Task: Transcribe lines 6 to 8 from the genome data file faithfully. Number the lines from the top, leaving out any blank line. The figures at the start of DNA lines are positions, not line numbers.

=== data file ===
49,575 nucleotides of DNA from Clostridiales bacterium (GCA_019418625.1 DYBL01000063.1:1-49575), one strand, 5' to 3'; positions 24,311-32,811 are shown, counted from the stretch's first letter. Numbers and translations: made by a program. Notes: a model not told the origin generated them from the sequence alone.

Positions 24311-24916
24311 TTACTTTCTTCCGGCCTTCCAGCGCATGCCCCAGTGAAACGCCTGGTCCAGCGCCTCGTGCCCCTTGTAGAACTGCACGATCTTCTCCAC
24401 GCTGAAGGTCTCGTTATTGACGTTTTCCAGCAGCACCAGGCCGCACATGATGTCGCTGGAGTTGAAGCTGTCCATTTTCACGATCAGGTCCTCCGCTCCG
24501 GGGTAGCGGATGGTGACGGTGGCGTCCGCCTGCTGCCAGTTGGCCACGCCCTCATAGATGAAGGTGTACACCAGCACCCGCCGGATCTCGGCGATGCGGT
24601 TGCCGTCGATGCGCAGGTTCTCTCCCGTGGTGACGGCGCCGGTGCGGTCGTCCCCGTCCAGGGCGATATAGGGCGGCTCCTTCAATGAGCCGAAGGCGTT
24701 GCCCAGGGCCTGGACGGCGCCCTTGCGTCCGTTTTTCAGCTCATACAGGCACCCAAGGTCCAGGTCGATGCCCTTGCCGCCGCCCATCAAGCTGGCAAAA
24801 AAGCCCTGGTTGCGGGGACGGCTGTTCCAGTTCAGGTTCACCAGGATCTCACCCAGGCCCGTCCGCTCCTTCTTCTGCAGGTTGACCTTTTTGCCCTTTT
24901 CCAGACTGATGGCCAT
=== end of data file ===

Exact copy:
24601 TGCCGTCGATGCGCAGGTTCTCTCCCGTGGTGACGGCGCCGGTGCGGTCGTCCCCGTCCAGGGCGATATAGGGCGGCTCCTTCAATGAGCCGAAGGCGTT
24701 GCCCAGGGCCTGGACGGCGCCCTTGCGTCCGTTTTTCAGCTCATACAGGCACCCAAGGTCCAGGTCGATGCCCTTGCCGCCGCCCATCAAGCTGGCAAAA
24801 AAGCCCTGGTTGCGGGGACGGCTGTTCCAGTTCAGGTTCACCAGGATCTCACCCAGGCCCGTCCGCTCCTTCTTCTGCAGGTTGACCTTTTTGCCCTTTT